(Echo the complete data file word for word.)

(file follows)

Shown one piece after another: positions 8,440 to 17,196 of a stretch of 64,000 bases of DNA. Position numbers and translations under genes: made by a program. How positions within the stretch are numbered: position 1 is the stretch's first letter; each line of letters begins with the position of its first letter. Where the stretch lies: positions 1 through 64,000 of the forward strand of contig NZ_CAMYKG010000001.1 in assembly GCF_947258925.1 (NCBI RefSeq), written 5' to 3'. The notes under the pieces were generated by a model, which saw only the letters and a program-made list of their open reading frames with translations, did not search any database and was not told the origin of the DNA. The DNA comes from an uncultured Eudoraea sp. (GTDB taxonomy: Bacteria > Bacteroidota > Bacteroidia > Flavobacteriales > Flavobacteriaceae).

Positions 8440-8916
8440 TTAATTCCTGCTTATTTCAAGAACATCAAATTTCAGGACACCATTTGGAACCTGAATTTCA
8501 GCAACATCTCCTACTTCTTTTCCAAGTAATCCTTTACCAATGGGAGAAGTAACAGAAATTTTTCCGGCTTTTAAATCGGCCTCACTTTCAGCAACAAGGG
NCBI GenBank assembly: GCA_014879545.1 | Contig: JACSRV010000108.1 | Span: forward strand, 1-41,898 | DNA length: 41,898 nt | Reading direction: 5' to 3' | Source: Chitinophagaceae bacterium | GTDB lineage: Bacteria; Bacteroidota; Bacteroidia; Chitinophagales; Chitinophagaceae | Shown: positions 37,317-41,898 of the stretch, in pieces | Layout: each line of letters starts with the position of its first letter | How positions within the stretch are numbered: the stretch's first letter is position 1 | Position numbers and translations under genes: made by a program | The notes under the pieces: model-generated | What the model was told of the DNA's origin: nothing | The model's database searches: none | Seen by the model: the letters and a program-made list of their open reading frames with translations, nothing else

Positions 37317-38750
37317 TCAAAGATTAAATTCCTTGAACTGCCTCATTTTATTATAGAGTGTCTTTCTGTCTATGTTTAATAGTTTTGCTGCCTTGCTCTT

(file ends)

Shown one piece after another: positions 8,440 to 17,196 of a stretch of 64,000 bases of DNA. Position numbers and translations under genes: made by a program. How positions within the stretch are numbered: position 1 is the stretch's first letter; each line of letters begins with the position of its first letter. Where the stretch lies: positions 1 through 64,000 of the forward strand of contig NZ_CAMYKG010000001.1 in assembly GCF_947258925.1 (NCBI RefSeq), written 5' to 3'. The notes under the pieces were generated by a model, which saw only the letters and a program-made list of their open reading frames with translations, did not search any database and was not told the origin of the DNA. The DNA comes from an uncultured Eudoraea sp. (GTDB taxonomy: Bacteria > Bacteroidota > Bacteroidia > Flavobacteriales > Flavobacteriaceae).

Positions 8440-8916
8440 TTAATTCCTGCTTATTTCAAGAACATCAAATTTCAGGACACCATTTGGAACCTGAATTTCA
8501 GCAACATCTCCTACTTCTTTTCCAAGTAATCCTTTACCAATGGGAGAAGTAACAGAAATTTTTCCGGCTTTTAAATCGGCCTCACTTTCAGCAACAAGGG
NCBI GenBank assembly: GCA_014879545.1 | Contig: JACSRV010000108.1 | Span: forward strand, 1-41,898 | DNA length: 41,898 nt | Reading direction: 5' to 3' | Source: Chitinophagaceae bacterium | GTDB lineage: Bacteria; Bacteroidota; Bacteroidia; Chitinophagales; Chitinophagaceae | Shown: positions 37,317-41,898 of the stretch, in pieces | Layout: each line of letters starts with the position of its first letter | How positions within the stretch are numbered: the stretch's first letter is position 1 | Position numbers and translations under genes: made by a program | The notes under the pieces: model-generated | What the model was told of the DNA's origin: nothing | The model's database searches: none | Seen by the model: the letters and a program-made list of their open reading frames with translations, nothing else

Positions 37317-38750
37317 TCAAAGATTAAATTCCTTGAACTGCCTCATTTTATTATAGAGTGTCTTTCTGTCTATGTTTAATAGTTTTGCTGCCTTGCTCTT